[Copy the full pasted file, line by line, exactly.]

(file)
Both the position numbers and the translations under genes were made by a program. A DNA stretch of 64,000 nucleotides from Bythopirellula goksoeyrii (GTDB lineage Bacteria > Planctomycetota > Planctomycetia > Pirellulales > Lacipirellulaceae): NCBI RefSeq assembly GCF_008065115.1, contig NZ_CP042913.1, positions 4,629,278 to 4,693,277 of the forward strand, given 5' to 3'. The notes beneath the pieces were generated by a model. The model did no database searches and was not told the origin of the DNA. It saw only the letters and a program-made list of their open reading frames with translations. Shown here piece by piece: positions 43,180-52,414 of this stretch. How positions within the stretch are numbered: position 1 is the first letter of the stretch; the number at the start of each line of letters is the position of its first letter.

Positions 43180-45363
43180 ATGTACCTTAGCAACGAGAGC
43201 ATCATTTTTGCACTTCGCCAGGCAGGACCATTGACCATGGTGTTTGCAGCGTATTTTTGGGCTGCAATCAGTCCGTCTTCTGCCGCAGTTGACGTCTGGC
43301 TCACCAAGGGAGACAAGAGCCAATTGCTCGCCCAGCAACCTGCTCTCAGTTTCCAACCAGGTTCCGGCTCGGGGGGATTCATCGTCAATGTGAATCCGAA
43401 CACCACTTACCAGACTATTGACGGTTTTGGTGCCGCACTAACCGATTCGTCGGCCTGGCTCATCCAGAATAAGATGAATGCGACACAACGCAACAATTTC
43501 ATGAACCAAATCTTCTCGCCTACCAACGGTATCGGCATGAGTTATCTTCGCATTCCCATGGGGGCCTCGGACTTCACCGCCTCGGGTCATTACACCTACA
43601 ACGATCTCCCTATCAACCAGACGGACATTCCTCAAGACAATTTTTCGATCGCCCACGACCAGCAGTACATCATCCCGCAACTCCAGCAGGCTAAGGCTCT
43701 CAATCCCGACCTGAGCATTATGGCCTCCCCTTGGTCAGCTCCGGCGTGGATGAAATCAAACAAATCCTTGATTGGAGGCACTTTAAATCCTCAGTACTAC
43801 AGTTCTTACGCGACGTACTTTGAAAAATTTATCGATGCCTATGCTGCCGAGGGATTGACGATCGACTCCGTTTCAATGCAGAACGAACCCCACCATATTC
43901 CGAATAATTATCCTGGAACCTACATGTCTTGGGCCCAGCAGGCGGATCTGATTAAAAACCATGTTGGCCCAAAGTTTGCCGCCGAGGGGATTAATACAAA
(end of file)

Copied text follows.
Both the position numbers and the translations under genes were made by a program. A DNA stretch of 64,000 nucleotides from Bythopirellula goksoeyrii (GTDB lineage Bacteria > Planctomycetota > Planctomycetia > Pirellulales > Lacipirellulaceae): NCBI RefSeq assembly GCF_008065115.1, contig NZ_CP042913.1, positions 4,629,278 to 4,693,277 of the forward strand, given 5' to 3'. The notes beneath the pieces were generated by a model. The model did no database searches and was not told the origin of the DNA. It saw only the letters and a program-made list of their open reading frames with translations. Shown here piece by piece: positions 43,180-52,414 of this stretch. How positions within the stretch are numbered: position 1 is the first letter of the stretch; the number at the start of each line of letters is the position of its first letter.

Positions 43180-45363
43180 ATGTACCTTAGCAACGAGAGC
43201 ATCATTTTTGCACTTCGCCAGGCAGGACCATTGACCATGGTGTTTGCAGCGTATTTTTGGGCTGCAATCAGTCCGTCTTCTGCCGCAGTTGACGTCTGGC
43301 TCACCAAGGGAGACAAGAGCCAATTGCTCGCCCAGCAACCTGCTCTCAGTTTCCAACCAGGTTCCGGCTCGGGGGGATTCATCGTCAATGTGAATCCGAA
43401 CACCACTTACCAGACTATTGACGGTTTTGGTGCCGCACTAACCGATTCGTCGGCCTGGCTCATCCAGAATAAGATGAATGCGACACAACGCAACAATTTC
43501 ATGAACCAAATCTTCTCGCCTACCAACGGTATCGGCATGAGTTATCTTCGCATTCCCATGGGGGCCTCGGACTTCACCGCCTCGGGTCATTACACCTACA
43601 ACGATCTCCCTATCAACCAGACGGACATTCCTCAAGACAATTTTTCGATCGCCCACGACCAGCAGTACATCATCCCGCAACTCCAGCAGGCTAAGGCTCT
43701 CAATCCCGACCTGAGCATTATGGCCTCCCCTTGGTCAGCTCCGGCGTGGATGAAATCAAACAAATCCTTGATTGGAGGCACTTTAAATCCTCAGTACTAC
43801 AGTTCTTACGCGACGTACTTTGAAAAATTTATCGATGCCTATGCTGCCGAGGGATTGACGATCGACTCCGTTTCAATGCAGAACGAACCCCACCATATTC
43901 CGAATAATTATCCTGGAACCTACATGTCTTGGGCCCAGCAGGCGGATCTGATTAAAAACCATGTTGGCCCAAAGTTTGCCGCCGAGGGGATTAATACAAA